CFOs need to leverage the PMI report. They also need to act strategically based on those leading indicators, and that’s where Arkestro comes into the picture. Arkestro provides the ability for a CFO to have full visibility into the three key areas of business impact:

  • Influencing more spend
  • Driving more predictable cost savings
  • Delivering accelerated improvement on supplier parnterships

Using Arkestro, the CFO can simulate outcomes and ensure they are able to align their strategy with the market conditions being signaled by the PMI.   

With a little bit of forward-thinking planning becomes much easier. But, even when planning fails, Arkestro’s predictive procurement platform will ring the alarm bells for you. Get a demo today and let us show you how you can stay on top of market changes.

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Rob DeSantis

Founder

As a former co-founder of Ariba running sales, Rob has deep expertise in the procurement space, having helped propel Ariba from zero to $250 million in revenue in four years and IPO of the year in 1999 before its acquisition by SAP a decade later. In addition to co-founding Ariba, Rob was also an early angel investor and board member of LinkedIn, the world’s largest professional online network.

More recently, Rob served as an investor and advisor to a small portfolio of companies including Bloom Energy, AEye, Inc., HiQ Labs, Agiloft, USEND and more. He is also a co-founder of Dibbs Technology and TrueParity. Rob holds a BSME from the University of Rhode Island.

Marty Meyer

Chief Financial Officer

A trusted partner and advisor on the executive team, Marty has a unique background having been the CFO of nine venture backed technology companies. Marty has raised over $300M in venture funding and has closed six strategic M&A transactions with a combined value of over $1B. Marty has deep domain expertise in ecommerce, consumer internet, networking, data security, data privacy, media technology and enterprise software industries. Marty is especially experienced in the finance and operations activities of SaaS companies and is driven by data and metrics to help create outstanding customer experiences and drive efficient growth.

Neil Lustig

President and Chief Operating Officer

Neil is a seasoned executive with over 30 years of experience leading and building teams in Tech. Neil brings insights from a variety of market spaces and company sizes. Most recently Neil was the CEO of GAN Integrity, an innovative SaaS Compliance technology company serving enterprise customers in North America and Europe. Before that Neil was the CEO of Sailthru, a leader in ML driven personalized multi-channel marketing communications for media and e-commerce markets. Prior to that Neil was the CEO of Vendavo, the leader in B2B price optimization and management for large enterprises. Before Vendavo, Neil led the commercial team at Ariba, the market pioneer that defined and created the eProcurement space. Neil served as the GM of Ariba Europe and subsequently the GM of Ariba North America. Neil started his career at IBM where he spent sixteen years, initially as a software developer, and then twelve years in a variety of Sales and Marketing roles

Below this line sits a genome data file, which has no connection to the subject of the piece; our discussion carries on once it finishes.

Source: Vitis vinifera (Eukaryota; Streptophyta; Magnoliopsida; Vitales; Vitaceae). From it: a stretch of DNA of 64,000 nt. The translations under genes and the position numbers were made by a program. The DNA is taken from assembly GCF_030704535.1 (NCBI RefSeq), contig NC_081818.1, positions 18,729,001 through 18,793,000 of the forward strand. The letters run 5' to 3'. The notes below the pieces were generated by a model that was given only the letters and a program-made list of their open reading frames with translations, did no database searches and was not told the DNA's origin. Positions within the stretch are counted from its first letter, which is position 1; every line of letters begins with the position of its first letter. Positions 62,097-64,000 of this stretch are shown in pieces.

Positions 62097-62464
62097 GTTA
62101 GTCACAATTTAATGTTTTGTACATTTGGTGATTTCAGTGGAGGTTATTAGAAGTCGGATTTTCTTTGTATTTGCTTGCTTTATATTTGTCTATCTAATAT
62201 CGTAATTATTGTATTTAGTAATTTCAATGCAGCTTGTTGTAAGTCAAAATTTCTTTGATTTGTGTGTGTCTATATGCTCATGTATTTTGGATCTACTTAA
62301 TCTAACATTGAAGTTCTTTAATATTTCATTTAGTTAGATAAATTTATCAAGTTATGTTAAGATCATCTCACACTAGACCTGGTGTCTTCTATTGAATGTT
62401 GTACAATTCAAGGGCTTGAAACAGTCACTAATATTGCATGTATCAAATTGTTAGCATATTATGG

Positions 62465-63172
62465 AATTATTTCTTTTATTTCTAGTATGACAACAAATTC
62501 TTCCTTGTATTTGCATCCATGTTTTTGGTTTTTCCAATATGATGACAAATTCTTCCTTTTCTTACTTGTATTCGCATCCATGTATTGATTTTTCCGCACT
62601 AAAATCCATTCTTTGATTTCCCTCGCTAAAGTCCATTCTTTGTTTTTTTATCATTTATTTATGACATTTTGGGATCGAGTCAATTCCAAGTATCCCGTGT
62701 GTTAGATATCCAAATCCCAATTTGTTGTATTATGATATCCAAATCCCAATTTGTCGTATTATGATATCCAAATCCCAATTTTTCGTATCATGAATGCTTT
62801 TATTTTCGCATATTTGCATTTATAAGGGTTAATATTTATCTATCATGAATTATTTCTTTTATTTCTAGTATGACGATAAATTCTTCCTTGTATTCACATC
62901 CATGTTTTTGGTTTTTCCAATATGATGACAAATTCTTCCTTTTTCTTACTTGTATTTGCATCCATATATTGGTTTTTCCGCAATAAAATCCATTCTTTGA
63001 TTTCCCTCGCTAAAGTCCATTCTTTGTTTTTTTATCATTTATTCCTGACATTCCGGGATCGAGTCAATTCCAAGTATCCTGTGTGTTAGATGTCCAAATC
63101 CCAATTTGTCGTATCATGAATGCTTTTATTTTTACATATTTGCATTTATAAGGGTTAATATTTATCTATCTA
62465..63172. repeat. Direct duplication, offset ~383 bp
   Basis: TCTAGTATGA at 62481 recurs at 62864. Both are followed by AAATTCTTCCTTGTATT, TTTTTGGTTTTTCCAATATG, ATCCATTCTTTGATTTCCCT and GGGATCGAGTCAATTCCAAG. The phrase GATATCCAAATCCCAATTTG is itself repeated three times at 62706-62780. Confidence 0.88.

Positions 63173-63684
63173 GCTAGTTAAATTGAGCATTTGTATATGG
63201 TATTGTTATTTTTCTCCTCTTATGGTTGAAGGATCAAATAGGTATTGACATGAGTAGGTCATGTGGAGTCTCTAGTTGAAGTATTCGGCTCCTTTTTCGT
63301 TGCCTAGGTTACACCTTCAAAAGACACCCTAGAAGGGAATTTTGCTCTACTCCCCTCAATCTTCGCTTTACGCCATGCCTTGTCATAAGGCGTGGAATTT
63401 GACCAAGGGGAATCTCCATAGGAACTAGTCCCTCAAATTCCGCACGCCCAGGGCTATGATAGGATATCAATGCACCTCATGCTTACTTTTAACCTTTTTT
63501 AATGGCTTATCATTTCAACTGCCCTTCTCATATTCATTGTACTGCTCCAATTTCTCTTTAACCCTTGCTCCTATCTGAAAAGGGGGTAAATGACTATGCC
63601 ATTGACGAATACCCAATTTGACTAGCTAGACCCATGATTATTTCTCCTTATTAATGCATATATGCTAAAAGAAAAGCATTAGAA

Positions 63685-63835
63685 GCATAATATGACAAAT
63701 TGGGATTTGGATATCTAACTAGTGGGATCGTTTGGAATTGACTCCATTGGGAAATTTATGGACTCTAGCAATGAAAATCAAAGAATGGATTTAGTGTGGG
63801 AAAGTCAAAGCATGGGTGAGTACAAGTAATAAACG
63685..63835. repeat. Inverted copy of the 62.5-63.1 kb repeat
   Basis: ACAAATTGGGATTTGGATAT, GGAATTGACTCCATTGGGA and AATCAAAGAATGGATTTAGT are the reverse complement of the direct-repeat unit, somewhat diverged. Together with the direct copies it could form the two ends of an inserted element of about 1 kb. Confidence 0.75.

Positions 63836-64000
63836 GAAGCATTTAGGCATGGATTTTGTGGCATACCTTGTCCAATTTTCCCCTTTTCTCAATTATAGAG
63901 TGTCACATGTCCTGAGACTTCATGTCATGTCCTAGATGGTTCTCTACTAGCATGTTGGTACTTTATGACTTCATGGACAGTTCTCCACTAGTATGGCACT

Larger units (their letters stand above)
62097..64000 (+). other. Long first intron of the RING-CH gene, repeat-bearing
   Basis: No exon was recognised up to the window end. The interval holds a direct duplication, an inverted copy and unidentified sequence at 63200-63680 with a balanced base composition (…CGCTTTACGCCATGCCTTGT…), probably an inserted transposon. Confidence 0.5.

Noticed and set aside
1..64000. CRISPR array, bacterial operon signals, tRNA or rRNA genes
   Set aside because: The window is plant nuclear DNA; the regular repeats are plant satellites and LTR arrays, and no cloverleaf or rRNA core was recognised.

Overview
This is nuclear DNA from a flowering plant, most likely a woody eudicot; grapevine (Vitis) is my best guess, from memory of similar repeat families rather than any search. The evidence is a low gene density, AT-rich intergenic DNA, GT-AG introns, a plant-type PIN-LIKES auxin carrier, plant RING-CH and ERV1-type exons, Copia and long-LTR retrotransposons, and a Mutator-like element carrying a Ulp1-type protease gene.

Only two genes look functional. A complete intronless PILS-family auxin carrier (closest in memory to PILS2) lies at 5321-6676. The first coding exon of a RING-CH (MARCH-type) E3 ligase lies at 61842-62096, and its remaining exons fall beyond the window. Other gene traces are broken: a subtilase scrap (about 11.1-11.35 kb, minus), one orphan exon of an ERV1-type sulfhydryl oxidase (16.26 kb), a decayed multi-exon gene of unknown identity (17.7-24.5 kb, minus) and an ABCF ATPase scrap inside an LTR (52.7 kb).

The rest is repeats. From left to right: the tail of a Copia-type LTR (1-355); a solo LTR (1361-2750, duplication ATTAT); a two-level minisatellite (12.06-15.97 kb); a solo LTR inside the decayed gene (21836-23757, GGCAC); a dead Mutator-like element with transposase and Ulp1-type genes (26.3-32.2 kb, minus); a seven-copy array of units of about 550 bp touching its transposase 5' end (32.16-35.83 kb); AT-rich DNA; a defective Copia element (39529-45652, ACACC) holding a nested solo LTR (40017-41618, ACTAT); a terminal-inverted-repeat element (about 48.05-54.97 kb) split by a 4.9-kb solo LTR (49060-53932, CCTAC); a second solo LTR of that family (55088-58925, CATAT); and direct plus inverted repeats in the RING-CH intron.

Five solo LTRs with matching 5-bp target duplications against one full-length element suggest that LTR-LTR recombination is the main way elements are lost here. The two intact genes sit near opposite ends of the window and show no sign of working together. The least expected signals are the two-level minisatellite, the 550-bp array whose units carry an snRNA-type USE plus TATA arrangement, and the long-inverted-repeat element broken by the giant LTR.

Neil has a BS in Computer Science and Applied Mathematics from SUNY Albany. He is a native New Yorker, Brooklyn born, and still resides with his wife and three children in New York City.

Bonnie Adams

Director of People Operations

Bonnie is a People Operations and HR veteran, with over a decade of experience establishing successful people and culture functions for early to mid-stage tech startups going through high growth phases. She has a passion for supporting and creating inclusive and collaborative work environments and is well-versed in driving positive changes in her organizations as a trusted leader. Prior to joining Arkestro Bonnie worked as the People & Culture Coordinator for Ionic Security, helping them scale from 5 to over 200 employees in addition to a $120M funding round. Most recently she was the Head of People & Culture for blockchain innovator Storj Labs and was the Director of Human Resources at PrizePicks, the largest independently owned Daily Fantasy Sports platform in North America.

Arym Diamond

Chief Revenue Officer

Arym Diamond joined Arkestro in January 2022 bringing over 20 years of experience in the enterprise software and consultancy industry.  He is responsible for the worldwide go-to-market revenue strategy. Prior to Arkestro, Arym was Chief Revenue Officer at CalAmp focused on Telematics and Logistics. He also served as the area vice president of North American Sales within the Salesforce.com Enterprise Business unit for Einstein Analytics & AI, where analytics and machine learning were re-imagined for the front office.  Prior to that, he spent over 10 years at Oracle in various sales positions. Arym holds an MBA from the University of Southern California Marshall School of Business, and an undergraduate degree from California State University.

2022 Gartner® Hype Cycle™
for Procurement and Sourcing
includes Arkestro.

2022 Gartner® Hype Cycle™ for Procurement and Sourcing includes Arkestro.

Gartner® Hype Cycle™ are registered trademarks of Gartner, Inc. and/or its affiliates in the U.S. and internationally and is used herein with permission. All rights reserved.